This hauntingly beautiful town, tucked into a narrow north–south valley at the foot of conical Aono-yama and its attendant dormant volcanic mountain friends, may be the most picturesque hamlet in all Japan. If you catch it on a clear day, the view from the old castle ruins simply takes your breath away. Even when it's cloudy, the mist hangs romantically among the trees and ridges. The stucco-and-tile walls harken back to ancient times, like those in Hagi and Kurashiki, and the clear, carp-filled streams running beside the streets can induce even tired, jaded travelers to take a leisurely stroll or bike ride backward through time.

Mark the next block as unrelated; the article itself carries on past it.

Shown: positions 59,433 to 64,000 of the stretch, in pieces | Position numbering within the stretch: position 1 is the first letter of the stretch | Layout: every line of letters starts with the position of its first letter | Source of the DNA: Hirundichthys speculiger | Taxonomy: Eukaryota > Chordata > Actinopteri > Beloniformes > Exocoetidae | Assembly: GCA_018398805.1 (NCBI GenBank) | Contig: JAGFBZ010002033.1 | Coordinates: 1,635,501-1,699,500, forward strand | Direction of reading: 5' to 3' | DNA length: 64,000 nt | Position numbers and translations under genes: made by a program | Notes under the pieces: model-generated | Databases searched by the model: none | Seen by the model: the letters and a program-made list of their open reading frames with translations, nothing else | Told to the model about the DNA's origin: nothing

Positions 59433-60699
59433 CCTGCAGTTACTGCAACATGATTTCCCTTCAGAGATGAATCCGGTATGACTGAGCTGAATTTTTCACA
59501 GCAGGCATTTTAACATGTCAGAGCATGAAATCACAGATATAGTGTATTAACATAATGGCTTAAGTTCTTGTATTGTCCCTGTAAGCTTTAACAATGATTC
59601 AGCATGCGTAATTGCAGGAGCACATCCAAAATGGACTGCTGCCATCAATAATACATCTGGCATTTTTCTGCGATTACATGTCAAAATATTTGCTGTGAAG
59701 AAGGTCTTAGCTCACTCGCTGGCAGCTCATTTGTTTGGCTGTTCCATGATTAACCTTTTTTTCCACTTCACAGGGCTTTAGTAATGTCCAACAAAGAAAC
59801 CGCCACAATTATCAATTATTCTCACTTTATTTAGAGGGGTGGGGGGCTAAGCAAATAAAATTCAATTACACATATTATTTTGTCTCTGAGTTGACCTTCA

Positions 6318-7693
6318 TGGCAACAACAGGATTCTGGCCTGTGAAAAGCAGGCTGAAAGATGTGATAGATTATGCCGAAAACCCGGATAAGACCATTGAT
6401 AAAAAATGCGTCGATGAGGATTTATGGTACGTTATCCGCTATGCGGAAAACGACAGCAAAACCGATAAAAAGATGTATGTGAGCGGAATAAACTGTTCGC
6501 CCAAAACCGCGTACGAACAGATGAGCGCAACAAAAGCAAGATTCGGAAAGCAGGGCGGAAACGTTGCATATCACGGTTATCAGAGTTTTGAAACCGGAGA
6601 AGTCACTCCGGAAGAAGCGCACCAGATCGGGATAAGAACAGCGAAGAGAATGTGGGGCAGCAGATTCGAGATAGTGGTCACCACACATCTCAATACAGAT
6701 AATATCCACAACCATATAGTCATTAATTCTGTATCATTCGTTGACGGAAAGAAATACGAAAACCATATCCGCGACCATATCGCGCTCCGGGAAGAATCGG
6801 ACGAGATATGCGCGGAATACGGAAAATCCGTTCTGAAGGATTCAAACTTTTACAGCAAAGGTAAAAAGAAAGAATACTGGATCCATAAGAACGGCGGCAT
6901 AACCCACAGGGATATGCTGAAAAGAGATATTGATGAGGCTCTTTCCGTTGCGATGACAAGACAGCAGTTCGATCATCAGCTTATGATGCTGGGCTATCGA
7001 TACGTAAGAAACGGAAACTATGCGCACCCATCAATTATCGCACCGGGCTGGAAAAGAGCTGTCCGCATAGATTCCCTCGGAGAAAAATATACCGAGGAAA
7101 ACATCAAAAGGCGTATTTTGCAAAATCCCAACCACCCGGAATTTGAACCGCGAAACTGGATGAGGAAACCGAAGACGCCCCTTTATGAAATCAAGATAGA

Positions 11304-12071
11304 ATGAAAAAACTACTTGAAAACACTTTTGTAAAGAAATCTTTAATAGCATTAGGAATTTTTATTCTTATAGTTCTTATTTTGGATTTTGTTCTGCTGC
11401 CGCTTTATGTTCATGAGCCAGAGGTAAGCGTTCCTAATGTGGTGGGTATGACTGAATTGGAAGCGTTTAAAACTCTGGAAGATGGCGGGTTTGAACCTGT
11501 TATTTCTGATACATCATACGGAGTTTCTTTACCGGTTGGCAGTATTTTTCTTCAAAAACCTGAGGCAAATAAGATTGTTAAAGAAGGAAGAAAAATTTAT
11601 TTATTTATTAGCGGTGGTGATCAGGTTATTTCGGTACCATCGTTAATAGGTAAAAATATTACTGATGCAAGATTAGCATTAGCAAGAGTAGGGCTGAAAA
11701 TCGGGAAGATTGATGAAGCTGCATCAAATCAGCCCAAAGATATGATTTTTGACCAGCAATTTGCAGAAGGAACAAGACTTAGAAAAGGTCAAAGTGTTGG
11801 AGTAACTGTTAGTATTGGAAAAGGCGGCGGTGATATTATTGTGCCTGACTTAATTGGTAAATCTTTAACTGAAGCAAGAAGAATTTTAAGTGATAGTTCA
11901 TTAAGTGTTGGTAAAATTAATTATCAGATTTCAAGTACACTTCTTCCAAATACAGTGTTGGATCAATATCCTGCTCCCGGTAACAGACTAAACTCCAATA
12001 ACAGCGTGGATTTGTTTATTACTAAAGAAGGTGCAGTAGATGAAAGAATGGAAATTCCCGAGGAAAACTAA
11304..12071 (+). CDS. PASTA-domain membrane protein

It's easy to see why Tsuwano has come to be known as "Little Kyoto," and it's easier still to imagine how a gifted spirit and intellect could soar here. The towering Japanese literary figure Ogai Mori, novelist and poet, was born (in 1862) and lived here, until, at the age of 12, he went off and enrolled at Tokyo University's preparatory program in medicine.

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